HeritageQuest features the U. S. Census, 1790-1930 (1850-60 Slave Census Schedules not included), The Periodical Source Index (PERSI), A digitized collection of more than 25,000 family and local history books, Records from the Revolutionary War Era Pension and Bounty-Land Warrant Application Files and Freedman’s Bank Records (1865-1874).
Historical Abstracts is the leading index of literature covering world history (excluding the U.S. and Canada) for the period 1450 to the present. Begun in 1955, Historical Abstracts features more than 700,000 concise abstracts and citations to journal articles (many with links to full-text), books and dissertations on a diverse range of world history subjects. Each year the compilers of this database add more than 20,000 new abstracts and citations after screening more than 1,700 journal titles published worldwide for articles, books and dissertations of interest to historians. (For U.S. and Canadian history, use the America: History and Life database).
Unique scholarly and educational resources for exploring African American history and culture. Large and varied scope, with interviewees from across the United States, from a variety of fields, and with memories stretching from the 1890s to the present. Rather than focus on one particular part of a person’s life or a single subject, such as a career or participation in the civil rights movement, the interviews are life oral histories covering the person’s entire span of memories as well as his or her own family’s oral history. Interviews were first conducted in 1993, and continue to the present.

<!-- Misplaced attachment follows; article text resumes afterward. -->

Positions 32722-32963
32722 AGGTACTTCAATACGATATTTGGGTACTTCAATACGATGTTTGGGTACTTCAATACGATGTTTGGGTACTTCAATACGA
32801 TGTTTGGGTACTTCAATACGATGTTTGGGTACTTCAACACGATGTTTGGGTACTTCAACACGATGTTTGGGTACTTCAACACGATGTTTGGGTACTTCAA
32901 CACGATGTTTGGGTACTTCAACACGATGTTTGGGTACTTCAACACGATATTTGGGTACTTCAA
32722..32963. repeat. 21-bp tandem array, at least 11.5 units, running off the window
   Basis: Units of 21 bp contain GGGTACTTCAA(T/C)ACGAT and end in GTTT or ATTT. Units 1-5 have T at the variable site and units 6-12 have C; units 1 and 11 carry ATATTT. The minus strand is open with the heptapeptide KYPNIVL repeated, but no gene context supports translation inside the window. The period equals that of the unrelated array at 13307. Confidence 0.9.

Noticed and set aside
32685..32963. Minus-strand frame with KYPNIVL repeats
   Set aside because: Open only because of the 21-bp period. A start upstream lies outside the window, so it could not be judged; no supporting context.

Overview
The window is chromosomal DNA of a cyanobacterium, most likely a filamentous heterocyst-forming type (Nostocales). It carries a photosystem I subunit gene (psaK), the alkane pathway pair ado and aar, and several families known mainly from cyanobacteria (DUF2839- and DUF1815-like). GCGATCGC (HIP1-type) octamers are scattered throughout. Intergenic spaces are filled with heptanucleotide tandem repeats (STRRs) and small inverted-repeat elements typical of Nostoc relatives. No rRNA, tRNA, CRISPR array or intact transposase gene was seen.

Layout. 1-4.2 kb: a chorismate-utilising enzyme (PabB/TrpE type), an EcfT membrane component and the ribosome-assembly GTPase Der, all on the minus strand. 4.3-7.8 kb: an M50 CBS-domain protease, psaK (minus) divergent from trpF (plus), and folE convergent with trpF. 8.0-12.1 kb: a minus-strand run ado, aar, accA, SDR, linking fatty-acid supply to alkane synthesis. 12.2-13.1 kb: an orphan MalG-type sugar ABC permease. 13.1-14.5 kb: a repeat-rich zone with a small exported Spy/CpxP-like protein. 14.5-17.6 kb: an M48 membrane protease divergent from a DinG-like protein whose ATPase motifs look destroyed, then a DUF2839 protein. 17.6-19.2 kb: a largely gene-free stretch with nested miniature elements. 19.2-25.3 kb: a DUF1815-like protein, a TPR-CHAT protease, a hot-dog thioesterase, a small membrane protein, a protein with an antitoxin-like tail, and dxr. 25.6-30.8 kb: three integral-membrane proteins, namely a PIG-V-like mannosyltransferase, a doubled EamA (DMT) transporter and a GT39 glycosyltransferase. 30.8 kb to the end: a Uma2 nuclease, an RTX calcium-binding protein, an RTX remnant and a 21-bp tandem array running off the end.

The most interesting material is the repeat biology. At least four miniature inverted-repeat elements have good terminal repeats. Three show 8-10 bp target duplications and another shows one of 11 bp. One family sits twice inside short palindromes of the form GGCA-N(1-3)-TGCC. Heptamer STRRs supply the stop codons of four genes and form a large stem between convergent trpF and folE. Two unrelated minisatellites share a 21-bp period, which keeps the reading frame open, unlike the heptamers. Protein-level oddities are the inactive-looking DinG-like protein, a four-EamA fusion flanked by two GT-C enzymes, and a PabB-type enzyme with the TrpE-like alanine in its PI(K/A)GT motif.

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When James Meredith sought to legally become the first African American to attend the University of Mississippi, the duty of upholding the federal law allowing him to do so fell upon the Justice Department and the FBI. Meredith launched a legal revolt against white supremacy in the most segregated state in America and the iconic institution, Ole Miss. This resource contains extensive FBI documentation on Meredith’s battle to enroll at the University of Mississippi in 1962 and white political and social backlash.
JSTOR is a large digital archive of scholarly journals. This site provides convenient full-text access to journals in the following fields: Anthropology, Asian Studies, Ecology, Economics, Education, Finance, History, Mathematics, Philosophy, Political Science, Population Studies, and Sociology.
Kids InfoBits covers a broad range of elementary school topics in one accessible resource. It includes books, magazines, news, videos, and even images and graphs are indexed and searchable.
Militant Black nationalism and pan-Africanism influenced and paralleled African America’s interest in Africa. Africa’s entrance into the international arena and American Cold War politics helped fuel the Civil Rights and the Black Power movements of the 1960s and 1970s. The Black Liberation Movement supported and extended the influence of the All-African People’s Revolutionary Party (A-APRP) within the African-American community. This resource consists of a wide range of primary source materials, such as FBI surveillance and informant reports and correspondence from a variety of offices including, Cleveland, NYC, Baltimore, New Haven, and Detroit and many others.